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Surgical mistakes that should never occur

On Behalf of | Jan 7, 2013 | Surgical Errors

Surgical “never events” encompass incorrectly operating on the wrong patient, conducting the wrong procedure on the correct patient, performing wrong-site surgery, improper organ transplant or leaving surgical equipment inside the patient such as operating tools or sponges, and they cost healthcare facilities billions of dollars in the form of surgery malpractice claims. These surgical errors or mistakes, performed by careless surgeons or negligent operating staff and their improper use of surgical equipment, may result in serious injury or even death.

Research results from 1990 to 2010 estimated that malpractice costs paid out to patients reached $1.3 billion; the research results were provided by the National Practitioner Data Bank (NPDB), a federal reserve of medical malpractice claims. An estimated 96 percent of claims were settled and never went to court, but findings show higher compensation was paid to patients who proceeded to trial, sometimes tripling the amount of payment with court settlements. Over 4,000 yearly claims were estimated in the research time frame for surgical “never event” mishaps.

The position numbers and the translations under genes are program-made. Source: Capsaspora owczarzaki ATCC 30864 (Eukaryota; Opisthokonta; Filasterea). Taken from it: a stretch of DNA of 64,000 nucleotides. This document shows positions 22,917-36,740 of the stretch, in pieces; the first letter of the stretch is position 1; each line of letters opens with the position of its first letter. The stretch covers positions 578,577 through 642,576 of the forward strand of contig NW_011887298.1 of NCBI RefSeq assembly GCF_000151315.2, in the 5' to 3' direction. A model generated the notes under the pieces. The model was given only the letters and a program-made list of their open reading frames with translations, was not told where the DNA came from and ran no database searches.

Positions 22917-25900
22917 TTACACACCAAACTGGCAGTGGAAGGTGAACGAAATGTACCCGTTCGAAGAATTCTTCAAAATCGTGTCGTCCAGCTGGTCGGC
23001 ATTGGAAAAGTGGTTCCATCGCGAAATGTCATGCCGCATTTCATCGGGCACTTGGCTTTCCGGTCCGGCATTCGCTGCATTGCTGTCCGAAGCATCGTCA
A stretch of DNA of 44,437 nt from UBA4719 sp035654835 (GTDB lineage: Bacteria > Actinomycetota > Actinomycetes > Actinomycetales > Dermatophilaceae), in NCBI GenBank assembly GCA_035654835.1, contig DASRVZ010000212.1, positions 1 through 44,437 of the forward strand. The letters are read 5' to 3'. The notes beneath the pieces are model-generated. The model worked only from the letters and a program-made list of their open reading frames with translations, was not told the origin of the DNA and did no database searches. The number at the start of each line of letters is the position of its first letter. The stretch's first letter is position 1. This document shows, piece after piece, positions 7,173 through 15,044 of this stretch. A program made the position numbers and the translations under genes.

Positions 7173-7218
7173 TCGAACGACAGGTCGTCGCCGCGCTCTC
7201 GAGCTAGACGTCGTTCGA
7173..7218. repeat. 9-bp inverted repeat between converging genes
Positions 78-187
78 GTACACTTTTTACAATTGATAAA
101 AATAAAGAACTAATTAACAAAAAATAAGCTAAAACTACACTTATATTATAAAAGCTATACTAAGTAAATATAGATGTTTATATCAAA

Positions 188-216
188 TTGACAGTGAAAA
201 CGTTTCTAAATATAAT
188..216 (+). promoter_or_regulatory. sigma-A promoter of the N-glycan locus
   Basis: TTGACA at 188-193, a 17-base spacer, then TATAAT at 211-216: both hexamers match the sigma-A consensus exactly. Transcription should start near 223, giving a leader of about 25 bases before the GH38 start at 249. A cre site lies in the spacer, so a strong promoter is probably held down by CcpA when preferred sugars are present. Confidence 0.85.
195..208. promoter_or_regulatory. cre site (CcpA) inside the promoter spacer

Permanent injuries sustained by patients resulted in over 32 percent of cases, temporary injuries resulted in over 59 percent of cases and injuries resulting in a patient’s death were over 6 percent; these deaths occurred more often in patients 60 years of age or older. Only 10 percent of physicians who committed these infractions were corrected by the state licensing committee, and 62 percent of physicians who committed these infractions had previously committed similar surgery mistakes.

A medical malpractice attorney can assist victims who have sustained injuries due to negligent surgeons or negligent operating staff. He or she may be able to file a medical malpractice suit on behalf of the victim to obtain compensation that the victim is entitled to receive as all of these errors are fully preventable.

Source: Medpage Today, “Billions Paid Out for Surgical Errors,” Cole Petrochko, Dec. 26, 2012